The key strength was that most of the candidates answered the required number of questions. A good number of them demonstrated understanding of financial ratios and stakeholder analysis.

WEAKNESSES OF CANDIDATES

The main weakness of some of the candidates was lack of knowledge of the TOWS Matrix. Although it was not a popular question, the candidates who attempted performed poorly. They confused SWOT Analysis and TOWS Matrix. A few of the candidates also could not attempt computation of financial ratio.

QUESTION BY QUESTION ANALYSIS OF PERFORMANCE

Section A Case Study

This was a compulsory question. Some of the issues tested included the SWOT Analysis, strategic options and strategic alliance. The case also tested candidates on evaluation of performance of the company using financial ratios.

Generally, candidates did well in this case except a few of them who could not compute the financial ratios which was very surprising.

Question 2

The focus of this question was to test candidate’s understanding of the features of an ineffective board. The question was attempted by a good number of candidates and the performance was good. Some of the good points given by candidates included:

i. It has more than two inside directors: Inside directors are often said to be seeking to influence board decisions in their favour.

ii.

The CEO has close ties with several directors. This affects the independence of the board in making critical decisions which may not agree with the idea of the CEO.

iii. Directors own none or just a few shares in the company. This does not tie their interests to the fortunes of the company well enough to demand optimum commitment from them.

iv. Weak boards also meet occasionally instead of frequently. It is important that board members meet as frequently as possible to assess the performance of management and to take other critical decisions.

v. Weak boards also do not evaluate their own performance individually and as a group.

vi. Board members also do not evaluate the performance of the CEO because he is a member and often has close ties with the others.

Question 3

This question was in two parts. The first part of this question required the candidate to explain the concept of Board independence in corporate governance. The second part of the question asked candidates to advance arguments for the usefulness of corporate governance. It was a popular question and the performance was good.

Question 4

This question was in two parts. Part (a) of this question asked candidates to explain three reasons why investors prefer to invest in organization that practice good corporate governance principles.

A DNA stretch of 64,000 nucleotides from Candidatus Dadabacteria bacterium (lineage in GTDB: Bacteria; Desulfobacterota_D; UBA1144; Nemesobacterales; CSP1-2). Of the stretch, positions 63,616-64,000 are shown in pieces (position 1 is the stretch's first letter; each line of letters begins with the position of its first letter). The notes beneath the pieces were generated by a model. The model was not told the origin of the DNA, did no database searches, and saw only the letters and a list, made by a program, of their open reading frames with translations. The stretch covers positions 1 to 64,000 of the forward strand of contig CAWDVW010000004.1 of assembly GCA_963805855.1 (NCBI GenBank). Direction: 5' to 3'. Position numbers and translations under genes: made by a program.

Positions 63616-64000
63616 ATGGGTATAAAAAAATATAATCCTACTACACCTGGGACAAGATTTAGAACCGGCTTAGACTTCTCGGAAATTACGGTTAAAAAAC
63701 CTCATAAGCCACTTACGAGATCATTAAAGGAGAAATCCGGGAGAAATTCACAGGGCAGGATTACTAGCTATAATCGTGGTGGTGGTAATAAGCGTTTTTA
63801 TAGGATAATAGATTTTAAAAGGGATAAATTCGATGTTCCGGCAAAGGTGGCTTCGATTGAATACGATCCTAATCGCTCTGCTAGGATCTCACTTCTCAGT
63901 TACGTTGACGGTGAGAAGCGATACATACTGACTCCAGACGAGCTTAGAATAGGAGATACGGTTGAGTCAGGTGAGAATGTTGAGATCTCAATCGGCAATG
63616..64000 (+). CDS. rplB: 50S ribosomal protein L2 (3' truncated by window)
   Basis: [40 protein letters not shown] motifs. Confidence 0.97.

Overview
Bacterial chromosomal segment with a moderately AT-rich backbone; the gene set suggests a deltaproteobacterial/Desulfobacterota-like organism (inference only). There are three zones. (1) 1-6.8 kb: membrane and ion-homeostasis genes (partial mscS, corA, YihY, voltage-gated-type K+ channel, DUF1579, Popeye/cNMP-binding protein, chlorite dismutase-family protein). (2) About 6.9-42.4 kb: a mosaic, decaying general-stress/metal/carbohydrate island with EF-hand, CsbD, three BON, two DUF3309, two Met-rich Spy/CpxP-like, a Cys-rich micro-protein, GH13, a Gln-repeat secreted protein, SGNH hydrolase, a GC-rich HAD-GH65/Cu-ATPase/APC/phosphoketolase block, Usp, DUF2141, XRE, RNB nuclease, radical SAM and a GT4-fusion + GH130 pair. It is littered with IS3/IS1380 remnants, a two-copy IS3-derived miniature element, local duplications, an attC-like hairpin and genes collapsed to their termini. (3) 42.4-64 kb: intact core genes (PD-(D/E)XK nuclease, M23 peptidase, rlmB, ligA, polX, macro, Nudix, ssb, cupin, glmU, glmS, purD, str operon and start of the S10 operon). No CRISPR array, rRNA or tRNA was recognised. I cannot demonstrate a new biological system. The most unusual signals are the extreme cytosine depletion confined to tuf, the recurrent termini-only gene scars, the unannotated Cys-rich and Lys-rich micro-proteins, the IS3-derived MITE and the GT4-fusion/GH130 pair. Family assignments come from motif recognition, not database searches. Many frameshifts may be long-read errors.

In Part (b), the candidates were required to explain the basic approaches to ethnical behaviour.

A good number of the candidates attempted this question and the performance was good in part

(a). However, a good number of the candidates demonstrated lack of knowledge in part (b) of the question. Some of the points expected from the candidates to part (b) of the question include:

i. Utilitarian Approach: This approach proposes that actions and plans should be judged by their consequences. People should therefore behave in a way that will produce the greatest benefit to society and produce the least harm or the lowest cost. A problem with this approach is the difficulty in recognizing all the benefits and costs.

ii. Individual Rights Approach: This approach proposes that human right have certain fundamental rights that should be respected in all decisions. A particular decision or behaviour should be avoided if it interferes with the rights of others. A problem with this approach is in defining “fundamental rights”.

principles of distribute justice (people who are similar on relevant dimensions such as jobs seniority should be treated in the same way and fairness (liberty) should be equal for all persons).

The Justice Approach can also include the concepts of retributive justice (punishment should be proportional to the offence) and compensatory justice (wrongs should be compensated in proportion to the offence).

Affirmative action issues such as reverse discrimination are examples of conflicts between retributive and compensatory justice.

Question 5

In the first part, the candidates were asked to prepare a TOWS matrix and generate four alternative strategies based on information given in the question. The second part asked the candidates to comment on Company’s performance with respect to its external environment.